Note: Operating companies may request approval to make fixed rather than hourly reports. A position report shall comprise Section l or Section l and lll, or the AIREP form of report:
  1. Section l (Position Report)

    1. Aircraft identification

    2. Name of reporting point or position

    3. Time at reporting point or position

    4. Flight level or altitude

    5. Next position and time over

    6. Ensuing significant point

  2. Section ll (Operational Information)

    1. Estimated time of arrival

    2. Endurance

  3. Section lll (Meteorological Information)

    1. Air temperature

    2. Mean Wind or spot wind and position thereof or equivalent tail wind

    3. Turbulence

    4. Aircraft icing

    5. Supplementary information Section ll - Operational Information of an AIREP is not required for turbine powered aircraft operations. Designated and on request reporting points for the various established routes are listed in ENR 3. Position reports which require Section lll (Meteorological Information) are detailed in GEN 3.5.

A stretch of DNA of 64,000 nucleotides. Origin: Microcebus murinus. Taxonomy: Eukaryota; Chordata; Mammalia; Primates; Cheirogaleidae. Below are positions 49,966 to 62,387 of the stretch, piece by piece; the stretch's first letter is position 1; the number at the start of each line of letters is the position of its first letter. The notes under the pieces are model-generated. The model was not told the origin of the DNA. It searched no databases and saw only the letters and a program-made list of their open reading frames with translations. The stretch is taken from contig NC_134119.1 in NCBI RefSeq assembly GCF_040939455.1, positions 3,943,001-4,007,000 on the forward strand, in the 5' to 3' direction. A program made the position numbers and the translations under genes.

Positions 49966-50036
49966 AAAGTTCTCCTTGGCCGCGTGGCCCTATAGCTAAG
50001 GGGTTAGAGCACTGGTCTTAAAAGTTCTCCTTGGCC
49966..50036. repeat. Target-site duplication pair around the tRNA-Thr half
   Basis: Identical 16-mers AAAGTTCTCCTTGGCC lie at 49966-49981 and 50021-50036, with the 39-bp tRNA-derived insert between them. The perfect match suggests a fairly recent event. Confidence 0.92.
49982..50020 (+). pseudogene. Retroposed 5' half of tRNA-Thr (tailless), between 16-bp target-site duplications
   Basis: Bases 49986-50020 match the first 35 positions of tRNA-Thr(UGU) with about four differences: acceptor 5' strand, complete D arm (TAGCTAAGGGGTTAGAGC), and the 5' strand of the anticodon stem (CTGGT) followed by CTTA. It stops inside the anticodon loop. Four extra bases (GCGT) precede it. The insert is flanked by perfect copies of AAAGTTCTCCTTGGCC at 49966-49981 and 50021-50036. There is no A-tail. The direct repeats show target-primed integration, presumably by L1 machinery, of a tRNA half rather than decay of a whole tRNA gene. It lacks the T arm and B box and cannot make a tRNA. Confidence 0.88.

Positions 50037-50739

1.1.8  Holding An aircraft required to hold en-route or over the destination holding point shall do so in accordance with the holding pattern specified for the radio aid in ENR 3.6. Where no specified holding pattern is established and en-route holding is required by ATC, the pilot-in-command shall hold in accordance with the standard holding pattern as follows:
  1. Follow the specified track inbound to the holding point;

  2. On passing the holding point, make a 180° rate one turn to the right;

  3. Maintain a parallel track outbound from the holding point for 1 minute if at FL 140 or below and 1 1/2 minute if above FL 140.

  4. Make a 180° rate one turn to the right; and

  5. Follow the specified track inbound.


1. Notwithstanding para above, ATC may instruct an aircraft to execute a left hand turn and specify the direction in which the aircraft is to be held in relation to the reporting or holding point en-route.